Professor of Psychology
BA, University of Oregon; MA, PhD, University of California-Davis
Center Psychological Research
|PS 233||Cognitive Psychology
|PS 233||Cognitive Psychology
|PS 309||History of Psychology
|PS 309||History of Psychology
Summer 1 2014|
|PS 409||Senior Seminar in Psychology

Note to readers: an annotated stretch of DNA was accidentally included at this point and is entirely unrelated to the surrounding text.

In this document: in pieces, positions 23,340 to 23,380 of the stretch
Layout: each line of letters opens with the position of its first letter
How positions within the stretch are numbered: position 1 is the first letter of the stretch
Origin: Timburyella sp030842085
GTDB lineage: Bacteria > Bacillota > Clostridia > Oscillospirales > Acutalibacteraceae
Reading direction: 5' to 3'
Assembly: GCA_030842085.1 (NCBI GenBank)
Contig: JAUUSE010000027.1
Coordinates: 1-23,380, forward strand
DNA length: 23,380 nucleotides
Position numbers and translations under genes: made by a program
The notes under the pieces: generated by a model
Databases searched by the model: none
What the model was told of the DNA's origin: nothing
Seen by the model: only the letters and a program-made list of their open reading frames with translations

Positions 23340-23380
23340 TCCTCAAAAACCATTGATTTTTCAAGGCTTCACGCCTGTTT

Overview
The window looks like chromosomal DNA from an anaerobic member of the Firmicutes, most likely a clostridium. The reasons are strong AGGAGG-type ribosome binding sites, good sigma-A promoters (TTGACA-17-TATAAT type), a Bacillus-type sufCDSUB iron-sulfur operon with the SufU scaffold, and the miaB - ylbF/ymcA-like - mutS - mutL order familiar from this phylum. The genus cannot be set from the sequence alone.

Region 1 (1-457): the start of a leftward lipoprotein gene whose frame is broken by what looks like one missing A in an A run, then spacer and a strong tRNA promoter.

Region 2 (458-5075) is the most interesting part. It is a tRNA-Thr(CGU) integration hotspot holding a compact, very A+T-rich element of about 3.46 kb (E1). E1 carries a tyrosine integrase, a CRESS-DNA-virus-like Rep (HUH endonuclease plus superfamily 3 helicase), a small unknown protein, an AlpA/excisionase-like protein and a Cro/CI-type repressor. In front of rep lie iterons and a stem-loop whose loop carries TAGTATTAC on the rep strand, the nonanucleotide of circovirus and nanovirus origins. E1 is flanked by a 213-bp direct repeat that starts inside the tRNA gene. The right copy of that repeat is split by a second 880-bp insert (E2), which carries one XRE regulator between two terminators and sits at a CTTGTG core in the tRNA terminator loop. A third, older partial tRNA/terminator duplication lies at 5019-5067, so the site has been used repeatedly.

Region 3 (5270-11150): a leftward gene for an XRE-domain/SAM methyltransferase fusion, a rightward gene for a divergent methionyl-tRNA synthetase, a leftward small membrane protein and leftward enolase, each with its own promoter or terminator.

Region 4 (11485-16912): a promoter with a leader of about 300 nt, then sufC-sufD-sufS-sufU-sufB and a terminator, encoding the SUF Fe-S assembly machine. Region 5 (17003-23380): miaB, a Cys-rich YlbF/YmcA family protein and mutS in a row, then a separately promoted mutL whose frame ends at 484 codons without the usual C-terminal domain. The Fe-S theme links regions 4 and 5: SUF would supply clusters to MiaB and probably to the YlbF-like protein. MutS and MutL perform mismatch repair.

I could say many different things about my teaching philosophy, but a very simple idea is at its heart: curiosity is what keeps me teaching and is what I hope to awaken when I teach. The concept of curiosity is based on the assumption that the organism – human, crow, or cat – can’t help but notice problems or puzzles. Infant research shows us that even neonates notice when their head-turns make a colorful mobile move. Then, babies will work until they find the head-turning combination that brings the motion under their voluntary control. No food reward is needed – the process is inherently rewarding. Curiosity is a natural drive to find solutions or to solve riddles. As a consequence, the organism acquires new knowledge and develops new skills. I was drawn to cognitive psychology because it was all about puzzles of human perception, thought, and memory. It fed – it feeds – my curiosity about how the mind works. This content is directly relevant to teaching because it provides many opportunities to apply research on attention, learning, and recall. But, the most powerful concept that cognitive psychology offers me as a teacher is that of constructivism. According to constructivism, learning is powered by curiosity. When attention is engaged and when prior knowledge is activated, learning happens almost automatically. But, there is an important caveat – new learning is framed by past learning. In other words, ultimately the student determines what is learned. For example, when someone is exposed to Grand Theft Auto, it will either get added to his or her gaming repertoire or to a critique of gaming culture. New learning happens in light of old learning. With each new class, my first challenge is to spark students’ curiosity. I use a variety of means to do this. Sometimes I do something unexpected. For example, for a lesson on eyewitness testimony, I ask a friend to walk in and hand me a note while I am teaching. (This is someone I know from off campus and, therefore, likely to be a stranger to everyone.) I pretend to read the note as the person stands facing the students, pretend to write a response, and then dismiss the faux messenger. Afterwards, students form small groups with the instruction to reach consensus regarding a description of the stranger’s hair, build, skin color, and clothing details. After comparing small group descriptions, I provide the actual description. Unfailingly, their eyewitness recall is wrong - despite strong feelings of certainty in some students. They are surprised, but intrigued. This gives me an “in” to teach about the variables that affect accuracy. Sometimes I engage curiosity by getting students involved in research. For example, when teaching about the cognitive consequences of expertise, I discuss classic examples of chess players, doctors, and physicists. Decades of research indicate that experts detect domain-specific patterns quickly and accurately - chess masters can perfectly recall details of a chessboard after only seconds of exposure. I explain that these findings apply to all domains of expertise, whether radiology, physics, or mixology, and expertise develops with extensive experience in any area. Finally, I challenge students to choose a domain and conduct a short-term memory study. This awakens their curiosity and they do cool stuff, studying waitresses, librarians, auto mechanics, and video gamers. Another way I try to enlist students’ curiosity is deceptively traditional. Because I teach a history of psychology course, I face the risk that students will discount the material and be disengaged. I think that the perception that history is boring and irrelevant comes from being disconnected from it. So, I ask them to be historians. They do projects for which they forego electronic searches. They go to archives, use pencils and paper, read brochures, conduct interviews. I’m no Luddite; there is nothing inherently wrong with digital research. But, I find that this approach wakes them up to what they can learn from the historical record. It starts out being stressful, but students end up being surprised at what this kind of research (so familiar to many professors) can show them. The drive to satisfy my own curiosity is why I never teach the same course in the same way twice. I am drawn to new concepts, teaching strategies, and course designs. The students are new every time, too, and that sparks my curiosity. I want to know what they need to understand, what they are drawn to, and what group dynamics are operating. In the end, I guess I am saying that teaching is a selfish activity for me. It is fun. It is always new. It keeps me challenged.